Monday, December 7, 2009
Music from I Bring What I Love, the film that documents the reception of Youssou N'Dour's 2004 album Egypt at home in Senegal, is out now. The New York Times Travel section took an extensive musical tour through Senegal's capital city of Dakar, enjoying live sets by Youssou, for whom "an ecstatic roar explodes" from the audience; "local legend" Orchestra Baobab; and "longtime local favorite" Cheikh Lô.
Wednesday, November 25, 2009
The Times (UK) has had its say on the best albums of the decade, covering the best in classical, jazz, world music, and pop, and Nonesuch artists are represented in every one: John Adams at No. 1 on the classical list with Doctor Atomic Symphony; Brad Mehldau and Bill Frisell in jazz; Youssou N'Dour, Orchestra Baobab, "Cachaíto" Lopez, and Amadou & Mariam in world; the Malian duo in pop as well, along with Brian Wilson and Wilco.
Monday, January 5, 2009
Since the last Nonesuch Journal entry of 2008, which laid out scores of year-end best-of lists featuring Nonesuch albums and artists, still more critical praise has come in placing this music among the year's best.
Wednesday, December 24, 2008
While 2008 may go down as one of the more turbulent years in recent (or distant) memory, or, more optimistically, a time of change, there is much to celebrate in the year in music. Nonesuch artists across all genres have contributed to that and, accordingly, have made their way onto many critics' lists of the year's best. For the final Nonesuch Journal article of the year, we offer an overview of just some of that year-end critical praise.
Monday, December 1, 2008
With Black Friday thankfully behind us and so-called Cyber Monday now upon us, the Schenectady Daily Gazette offers a number of "gift-worthy recordings" out this year, including six Nonesuch recordings: Isabel Bayrakdarian's "sublime" Gomidas Songs, Ry Cooder's I, Flathead, Emmylou Harris's All I Intended to Be, Randy Newman's Harps and Angels, Orchestra Baobab's Made in Dakar, and Rokia Traoré's "haunting and heart-lifting" Tchamantché.
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Thursday, October 9, 2008
Orchestra Baobab were the featured guests on yesterday's episode of NPR's World Café. The show includes band member interviews and live performances from the group. You can listen online now at npr.org, which says the band, in its early days, created "a gorgeous, unique mix of harmonies, guitar, saxophone, bass, and drums which started a musical renaissance." Host David Dye says they were "the band in Dakar in the 1970s" and attests that "now, their latest album, Made in Dakar, shows that they are as inventive as ever."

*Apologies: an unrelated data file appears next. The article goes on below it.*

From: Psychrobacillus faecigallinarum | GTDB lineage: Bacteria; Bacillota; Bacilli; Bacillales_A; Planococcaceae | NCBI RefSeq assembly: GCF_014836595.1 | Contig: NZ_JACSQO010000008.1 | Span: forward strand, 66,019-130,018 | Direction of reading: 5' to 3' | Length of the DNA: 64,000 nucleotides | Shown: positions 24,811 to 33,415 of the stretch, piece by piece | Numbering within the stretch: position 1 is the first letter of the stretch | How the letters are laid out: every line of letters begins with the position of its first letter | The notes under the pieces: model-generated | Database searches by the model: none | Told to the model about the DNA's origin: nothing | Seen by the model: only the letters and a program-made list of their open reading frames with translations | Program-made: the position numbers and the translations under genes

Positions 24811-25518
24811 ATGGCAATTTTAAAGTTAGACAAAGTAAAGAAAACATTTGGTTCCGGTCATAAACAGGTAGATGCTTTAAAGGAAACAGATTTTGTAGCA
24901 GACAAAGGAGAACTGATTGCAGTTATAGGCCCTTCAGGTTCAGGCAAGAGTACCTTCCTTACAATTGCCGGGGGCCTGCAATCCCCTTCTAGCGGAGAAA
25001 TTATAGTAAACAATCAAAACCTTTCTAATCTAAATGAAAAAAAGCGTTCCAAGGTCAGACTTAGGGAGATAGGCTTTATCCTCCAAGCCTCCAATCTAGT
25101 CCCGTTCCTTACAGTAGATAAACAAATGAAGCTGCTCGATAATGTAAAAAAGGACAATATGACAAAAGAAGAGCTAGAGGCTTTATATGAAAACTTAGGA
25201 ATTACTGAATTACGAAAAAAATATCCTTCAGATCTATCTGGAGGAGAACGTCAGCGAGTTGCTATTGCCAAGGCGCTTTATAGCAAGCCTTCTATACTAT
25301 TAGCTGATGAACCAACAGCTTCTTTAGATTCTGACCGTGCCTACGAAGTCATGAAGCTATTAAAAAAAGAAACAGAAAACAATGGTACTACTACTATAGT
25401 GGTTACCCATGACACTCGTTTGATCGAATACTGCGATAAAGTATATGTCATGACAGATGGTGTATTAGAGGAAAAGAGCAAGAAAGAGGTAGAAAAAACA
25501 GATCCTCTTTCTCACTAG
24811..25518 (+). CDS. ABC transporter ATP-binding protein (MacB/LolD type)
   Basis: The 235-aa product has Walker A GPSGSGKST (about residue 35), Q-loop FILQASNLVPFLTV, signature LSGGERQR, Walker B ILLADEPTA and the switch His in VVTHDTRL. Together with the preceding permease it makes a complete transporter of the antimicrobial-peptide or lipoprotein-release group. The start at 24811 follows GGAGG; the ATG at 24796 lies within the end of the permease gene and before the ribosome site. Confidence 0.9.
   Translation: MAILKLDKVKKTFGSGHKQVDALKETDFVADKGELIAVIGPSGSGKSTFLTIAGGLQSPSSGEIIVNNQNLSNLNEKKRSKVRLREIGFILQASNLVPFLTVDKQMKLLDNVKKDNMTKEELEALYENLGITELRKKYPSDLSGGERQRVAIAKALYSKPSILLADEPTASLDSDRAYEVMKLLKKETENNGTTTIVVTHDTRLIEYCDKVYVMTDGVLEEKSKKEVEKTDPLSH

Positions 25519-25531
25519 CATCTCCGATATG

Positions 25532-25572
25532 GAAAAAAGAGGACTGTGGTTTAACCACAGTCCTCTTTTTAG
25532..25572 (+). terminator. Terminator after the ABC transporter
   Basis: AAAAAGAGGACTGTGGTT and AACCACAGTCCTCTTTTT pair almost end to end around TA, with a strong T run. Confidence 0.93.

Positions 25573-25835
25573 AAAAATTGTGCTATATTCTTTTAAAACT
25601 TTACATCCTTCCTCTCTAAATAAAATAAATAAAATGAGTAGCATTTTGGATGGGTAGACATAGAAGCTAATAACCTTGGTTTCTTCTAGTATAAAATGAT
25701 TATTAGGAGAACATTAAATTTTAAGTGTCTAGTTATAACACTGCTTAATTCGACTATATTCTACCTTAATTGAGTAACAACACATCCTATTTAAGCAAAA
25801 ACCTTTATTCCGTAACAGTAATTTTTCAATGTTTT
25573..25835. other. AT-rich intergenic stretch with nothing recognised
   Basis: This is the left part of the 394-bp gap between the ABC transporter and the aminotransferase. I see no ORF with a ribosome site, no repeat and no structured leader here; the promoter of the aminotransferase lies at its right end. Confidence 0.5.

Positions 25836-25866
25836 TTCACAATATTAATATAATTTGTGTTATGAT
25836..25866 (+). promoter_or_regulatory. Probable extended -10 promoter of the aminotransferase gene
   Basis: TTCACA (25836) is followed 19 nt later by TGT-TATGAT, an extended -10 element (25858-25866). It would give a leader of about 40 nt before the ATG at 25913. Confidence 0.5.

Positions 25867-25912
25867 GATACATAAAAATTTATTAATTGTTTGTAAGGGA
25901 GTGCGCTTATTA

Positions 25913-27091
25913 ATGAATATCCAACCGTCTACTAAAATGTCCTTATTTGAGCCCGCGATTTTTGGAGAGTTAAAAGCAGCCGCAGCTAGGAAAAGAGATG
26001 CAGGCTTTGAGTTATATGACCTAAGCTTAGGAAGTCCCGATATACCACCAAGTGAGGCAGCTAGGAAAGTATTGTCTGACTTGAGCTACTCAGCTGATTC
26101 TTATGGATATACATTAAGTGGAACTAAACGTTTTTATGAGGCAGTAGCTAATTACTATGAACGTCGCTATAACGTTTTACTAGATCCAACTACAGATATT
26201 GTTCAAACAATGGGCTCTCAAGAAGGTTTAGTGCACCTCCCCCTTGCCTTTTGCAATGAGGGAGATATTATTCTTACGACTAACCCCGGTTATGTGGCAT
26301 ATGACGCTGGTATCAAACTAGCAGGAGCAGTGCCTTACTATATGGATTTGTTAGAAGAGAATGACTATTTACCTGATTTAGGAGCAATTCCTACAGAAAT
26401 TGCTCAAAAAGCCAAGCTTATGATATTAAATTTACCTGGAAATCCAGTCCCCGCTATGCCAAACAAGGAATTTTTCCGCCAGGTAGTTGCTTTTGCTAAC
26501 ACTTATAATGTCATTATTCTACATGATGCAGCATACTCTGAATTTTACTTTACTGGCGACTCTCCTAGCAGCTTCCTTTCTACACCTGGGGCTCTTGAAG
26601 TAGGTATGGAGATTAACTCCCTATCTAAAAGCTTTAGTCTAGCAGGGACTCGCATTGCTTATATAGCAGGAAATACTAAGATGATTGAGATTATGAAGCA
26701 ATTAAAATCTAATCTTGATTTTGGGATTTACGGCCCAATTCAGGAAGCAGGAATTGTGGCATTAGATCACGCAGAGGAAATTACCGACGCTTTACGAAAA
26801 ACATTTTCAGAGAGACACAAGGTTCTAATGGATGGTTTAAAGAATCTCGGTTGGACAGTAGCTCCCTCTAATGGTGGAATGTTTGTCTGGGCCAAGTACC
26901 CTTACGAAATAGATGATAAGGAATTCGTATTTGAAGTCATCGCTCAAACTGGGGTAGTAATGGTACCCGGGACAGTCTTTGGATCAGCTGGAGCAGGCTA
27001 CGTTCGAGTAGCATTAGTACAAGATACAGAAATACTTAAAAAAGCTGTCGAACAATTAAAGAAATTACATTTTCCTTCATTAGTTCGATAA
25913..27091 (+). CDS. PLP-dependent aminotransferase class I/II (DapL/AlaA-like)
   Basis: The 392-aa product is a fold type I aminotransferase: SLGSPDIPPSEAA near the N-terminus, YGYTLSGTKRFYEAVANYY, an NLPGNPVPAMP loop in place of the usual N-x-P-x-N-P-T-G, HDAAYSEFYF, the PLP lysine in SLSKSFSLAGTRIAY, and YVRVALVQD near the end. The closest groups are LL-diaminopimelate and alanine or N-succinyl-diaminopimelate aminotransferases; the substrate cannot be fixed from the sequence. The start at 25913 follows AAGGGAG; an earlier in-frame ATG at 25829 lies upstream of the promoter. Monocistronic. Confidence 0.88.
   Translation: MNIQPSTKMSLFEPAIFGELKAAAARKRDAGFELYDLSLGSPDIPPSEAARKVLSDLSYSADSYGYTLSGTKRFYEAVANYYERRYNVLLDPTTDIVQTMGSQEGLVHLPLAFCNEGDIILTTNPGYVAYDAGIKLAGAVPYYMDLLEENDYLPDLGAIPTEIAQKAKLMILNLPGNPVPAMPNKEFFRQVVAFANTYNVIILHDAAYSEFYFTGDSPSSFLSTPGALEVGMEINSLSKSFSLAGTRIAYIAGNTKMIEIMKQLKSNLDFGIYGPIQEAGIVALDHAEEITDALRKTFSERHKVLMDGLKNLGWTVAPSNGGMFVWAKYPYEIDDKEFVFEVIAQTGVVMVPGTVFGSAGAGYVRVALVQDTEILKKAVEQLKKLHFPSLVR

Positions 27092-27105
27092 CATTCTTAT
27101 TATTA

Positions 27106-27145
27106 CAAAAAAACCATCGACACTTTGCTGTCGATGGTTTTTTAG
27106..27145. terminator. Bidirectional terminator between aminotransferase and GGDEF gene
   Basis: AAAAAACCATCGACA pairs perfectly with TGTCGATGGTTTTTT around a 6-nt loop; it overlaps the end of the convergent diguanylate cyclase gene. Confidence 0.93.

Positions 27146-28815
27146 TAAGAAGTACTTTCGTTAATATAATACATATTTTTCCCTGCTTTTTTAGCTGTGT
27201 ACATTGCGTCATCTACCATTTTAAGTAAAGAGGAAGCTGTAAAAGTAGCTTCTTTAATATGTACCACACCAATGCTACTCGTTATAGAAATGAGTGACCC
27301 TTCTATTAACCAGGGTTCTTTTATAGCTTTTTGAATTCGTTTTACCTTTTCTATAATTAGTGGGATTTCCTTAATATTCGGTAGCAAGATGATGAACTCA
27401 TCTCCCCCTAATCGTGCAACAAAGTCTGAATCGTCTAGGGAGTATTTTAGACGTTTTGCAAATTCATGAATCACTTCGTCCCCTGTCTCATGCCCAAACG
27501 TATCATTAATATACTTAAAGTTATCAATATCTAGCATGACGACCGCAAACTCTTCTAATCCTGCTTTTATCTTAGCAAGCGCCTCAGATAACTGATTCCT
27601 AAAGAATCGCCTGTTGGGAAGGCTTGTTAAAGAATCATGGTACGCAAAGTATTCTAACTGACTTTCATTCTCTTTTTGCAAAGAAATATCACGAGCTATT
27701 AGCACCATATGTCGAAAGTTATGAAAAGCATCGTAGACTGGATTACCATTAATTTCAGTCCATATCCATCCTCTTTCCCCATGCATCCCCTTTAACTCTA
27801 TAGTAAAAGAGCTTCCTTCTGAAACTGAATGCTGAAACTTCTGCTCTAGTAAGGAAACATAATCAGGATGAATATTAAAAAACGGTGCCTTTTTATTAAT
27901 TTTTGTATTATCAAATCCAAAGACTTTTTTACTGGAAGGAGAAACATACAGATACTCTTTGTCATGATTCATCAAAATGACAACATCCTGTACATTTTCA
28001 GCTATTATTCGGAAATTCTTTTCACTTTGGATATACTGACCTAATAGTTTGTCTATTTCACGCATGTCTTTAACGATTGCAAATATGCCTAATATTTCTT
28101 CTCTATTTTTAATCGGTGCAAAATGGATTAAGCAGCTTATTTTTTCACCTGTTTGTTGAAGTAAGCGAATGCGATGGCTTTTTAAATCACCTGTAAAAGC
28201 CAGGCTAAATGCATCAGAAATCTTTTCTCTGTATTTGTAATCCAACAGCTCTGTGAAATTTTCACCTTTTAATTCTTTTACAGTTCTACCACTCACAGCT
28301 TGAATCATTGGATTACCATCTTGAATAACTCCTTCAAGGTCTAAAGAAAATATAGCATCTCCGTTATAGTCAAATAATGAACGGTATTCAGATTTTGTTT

Thursday, August 21, 2008
Orchestra Baobab's most recent release, Made in Dakar, writes Paste magazine, is a "luminous new album that finds the group interpreting—with undiminished vitality—a mix of repertoire items and new tunes." The songs' "sound is effortlessly groovy and deliciously mature," says Paste, "the kind performed, as Baobab’s members do, with perfect vocal harmonies and coat-and-tie stage dignity," with the band's return to regular performances in Dakar giving the new album "an in-the-moment energy."
Wednesday, August 6, 2008
Orchestra Boabab is on the road in Europe, playing a number of the Continent's biggest summer festivals. Pitchfork's Joe Tangari spoke with Barthélemy Attisso, one of the Baobab's founding members, whose distinctive guitar work helped create its unique sound during its heyday as, writes Tangari, "one of the world's greatest bands." Now with new recordings from the group, including this year's Made in Dakar and 2002's Specialist in All Styles, Tangari says, the world has caught on.
Tuesday, July 29, 2008
Orchestra Baobab headlined the Womad Festival in England this past weekend, performing songs from their latest release, Made in Dakar, for an audience of 30,000. The Times (UK)'s Stephen Dalton writes: "Sunday peaked with the West African veterans Orchestra Baobab ... whose undulating rhythms and mellifluous harmonies cross easily across national and generational borders. Perfect Womad headliners."
Tuesday, July 1, 2008
Orchestra Baobab's Made in Dakar tour of the States culminated last night with a concert at the intimate Dakota Cafe in Minneapolis that lead Minneapolis City Pages reviewer Peter S. Scholtes to exclaim: "Orchestra Baobab is the kind of band that makes critics (at least this one) resort to hyperbole and sociology: They sound like God ..."